La Liga team will start an experienced defender when they play the Gunners in back-to-back games.
A daring manager would allow cameras to snoop about in his dressing room. Mikel Arteta of Arsenal was forced to comply for an All Or Nothing documentary series, which then shared some of his unconventional motivational strategies with a dubious audience.
However, Arteta had at least received a warning. The cameras and microphones of La Liga’s broadcasters followed Diego Alonso’s team meetings during and after Sevilla’s 1-1 draw with Real Madrid at the weekend, giving him the impression that he was being ambushed on his European managerial debut.
Alonso, appointed two weeks ago as Sevilla’s fourth different coach in barely two years, emerged from the close-ups and eavesdropping with credit. His instructions ahead of a contest he described as a “street fight”, we rousing, his praise for his “brave” players generous.
On camera, Alonso received a significant endorsement, too, an embrace from the street-fighter supreme, Sevilla’s most worldly warrior, Sergio Ramos.
Against Arteta’s Arsenal, Ramos will on Tuesday make his 140th appearance in the Champions League. Alonso, freshly arrived from South America, will be on the touchline in a Uefa competition for the first time in his career.
Between player and coach lies an imbalance of experience that the new Sevilla manager must handle carefully, maintaining his own authority while gaining from all the know-how available in Ramos and other veterans in his squad.
When Ramos returned this summer to Sevilla, where he had begun his senior professional career more than two decades ago, it was not a move entirely welcomed by supporters. During 16 years at Real Madrid, the demonstrative Ramos made one or two provocative gestures towards Sevilla fans but there is no denying his impact.
But for a fine late save from Madrid goalkeeper Kepa, a trademark Ramos header might have claimed all three points from the weekend. Ramos had earlier cleared a Madrid effort from just in front of the Sevilla goal-line.
His homecoming reunites him with a club who, during the years Ramos was away, mainly at Madrid, and latterly for a two-season stint in Paris, defined themselves as one of football’s sharpest operators at scouting talent and selling it on at big profit.
But to look at the current Sevilla, Europa League holders but in the bottom half of the Spanish table, is to note the reliable habit of discovering gifted players as they approach their peaks has hit some snags.
The Sevilla Alonso inherited from Jose Luis Mendilibar, sacked after a poor start to the 2023/24 campaign, lean heavily on old allies. Against Arsenal, the 37-year-old Ramos will likely line up in a defence including his contemporary Jesus Navas. Like Ramos and Navas – formerly of Manchester City – Ivan Rakitic, 35, is in a second spell at Sevilla.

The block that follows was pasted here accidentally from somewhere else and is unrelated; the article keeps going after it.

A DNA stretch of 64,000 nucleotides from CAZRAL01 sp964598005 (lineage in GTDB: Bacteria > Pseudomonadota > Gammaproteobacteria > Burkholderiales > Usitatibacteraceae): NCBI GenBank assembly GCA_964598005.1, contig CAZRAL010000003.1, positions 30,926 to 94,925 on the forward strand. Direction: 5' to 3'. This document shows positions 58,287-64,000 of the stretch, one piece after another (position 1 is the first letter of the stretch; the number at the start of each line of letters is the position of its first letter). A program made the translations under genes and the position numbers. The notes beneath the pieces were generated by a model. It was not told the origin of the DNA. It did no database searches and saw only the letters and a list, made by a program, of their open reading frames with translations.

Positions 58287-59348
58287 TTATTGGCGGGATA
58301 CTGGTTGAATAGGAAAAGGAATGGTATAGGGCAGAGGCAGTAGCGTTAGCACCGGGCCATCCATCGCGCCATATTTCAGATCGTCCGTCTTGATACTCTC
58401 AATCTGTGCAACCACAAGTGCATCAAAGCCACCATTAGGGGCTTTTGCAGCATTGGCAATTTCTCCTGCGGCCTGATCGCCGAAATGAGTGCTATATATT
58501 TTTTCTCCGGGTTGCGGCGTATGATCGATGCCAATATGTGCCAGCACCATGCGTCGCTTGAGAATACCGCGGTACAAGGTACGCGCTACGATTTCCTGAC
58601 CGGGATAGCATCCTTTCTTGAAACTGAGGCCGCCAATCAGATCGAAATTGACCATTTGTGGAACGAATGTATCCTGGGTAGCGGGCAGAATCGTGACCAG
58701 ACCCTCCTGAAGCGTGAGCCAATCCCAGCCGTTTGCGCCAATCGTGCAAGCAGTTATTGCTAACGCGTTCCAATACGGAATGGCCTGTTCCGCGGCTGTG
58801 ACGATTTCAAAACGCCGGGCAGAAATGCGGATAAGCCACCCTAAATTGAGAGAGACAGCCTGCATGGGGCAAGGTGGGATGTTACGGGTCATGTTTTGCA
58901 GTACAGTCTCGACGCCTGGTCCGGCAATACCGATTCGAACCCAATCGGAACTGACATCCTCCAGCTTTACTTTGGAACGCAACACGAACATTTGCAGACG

Arteta, at 41, is young enough to have played against Ramos and Navas, and indeed he was witness, 19 autumns ago, to Ramos’s first ever goal in La Liga, scored against Arteta’s then club Real Sociedad.
More than a century of club goals have followed in the long, decorated career of Ramos, the streetfighter centre-back with the instincts of a target-man striker, the icon still defying the idea of retirement.
Arteta will advise his Arsenal, who drew 2-2 at Chelsea at the weekend, to monitor Ramos in both penalty areas. He will encourage his younger forwards to test the Sevilla veterans with their pace in transition. Among Navas’s tasks at full-back will be to try to contain 22-year-old Gabriel Martinelli.
Ramos can expect to renew acquaintance with Gabriel Jesus. Their last meeting finished prematurely for the former Spain captain in a Champions League knockout tie between Madrid and Jesus’s then club Manchester City at the Bernabeu.
A foul on the Brazilian striker by the defender; a red card for Ramos, one of the 28 times he has been sent off in a senior career that has taken in World Cup and two European championship triumphs, and four winning Champions League finals.
“We should be confident in the resources we have,” said Alonso, gesturing to the mass of experience in the likes of Ramos, Rakitic and Navas as he looked ahead to Arsenal’s arrival in Spain for the first of back-to-back fixtures with, already, much at stake.
Arsenal lost at Lens, the group leaders, earlier this month, and if they lose to Sevilla, who have drawn their two matches so far, Arteta’s men would slip out of the top two places in the mini-league.
Can“It’s going to be challenge against this opposition,” acknowledged Alonso. “But we can impose ourselves on the game.”